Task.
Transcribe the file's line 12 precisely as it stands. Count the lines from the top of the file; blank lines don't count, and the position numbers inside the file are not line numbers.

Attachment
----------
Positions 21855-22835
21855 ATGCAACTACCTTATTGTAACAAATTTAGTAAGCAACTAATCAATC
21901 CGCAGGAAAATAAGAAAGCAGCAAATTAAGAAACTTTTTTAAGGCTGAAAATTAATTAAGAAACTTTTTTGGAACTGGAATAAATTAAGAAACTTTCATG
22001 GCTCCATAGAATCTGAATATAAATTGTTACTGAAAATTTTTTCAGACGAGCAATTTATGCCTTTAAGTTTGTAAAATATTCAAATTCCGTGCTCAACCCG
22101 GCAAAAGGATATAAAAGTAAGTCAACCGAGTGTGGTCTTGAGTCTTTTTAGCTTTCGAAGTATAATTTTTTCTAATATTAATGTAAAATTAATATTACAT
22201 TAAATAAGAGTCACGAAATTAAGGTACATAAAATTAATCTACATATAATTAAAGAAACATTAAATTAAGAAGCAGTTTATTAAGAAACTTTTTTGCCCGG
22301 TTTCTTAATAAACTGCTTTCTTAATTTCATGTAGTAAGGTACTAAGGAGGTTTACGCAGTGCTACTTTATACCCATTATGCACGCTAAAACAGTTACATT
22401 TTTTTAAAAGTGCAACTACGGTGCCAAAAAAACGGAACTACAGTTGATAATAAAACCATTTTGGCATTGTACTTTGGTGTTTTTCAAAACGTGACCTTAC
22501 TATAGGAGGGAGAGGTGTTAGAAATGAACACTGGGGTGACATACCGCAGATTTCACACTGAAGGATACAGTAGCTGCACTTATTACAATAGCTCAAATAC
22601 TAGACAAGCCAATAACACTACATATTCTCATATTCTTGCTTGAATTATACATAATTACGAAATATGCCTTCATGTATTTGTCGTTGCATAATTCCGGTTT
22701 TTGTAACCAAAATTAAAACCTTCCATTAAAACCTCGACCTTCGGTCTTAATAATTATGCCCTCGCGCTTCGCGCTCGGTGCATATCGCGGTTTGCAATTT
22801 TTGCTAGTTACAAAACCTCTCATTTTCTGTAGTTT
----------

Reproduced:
22801 TTGCTAGTTACAAAACCTCTCATTTTCTGTAGTTT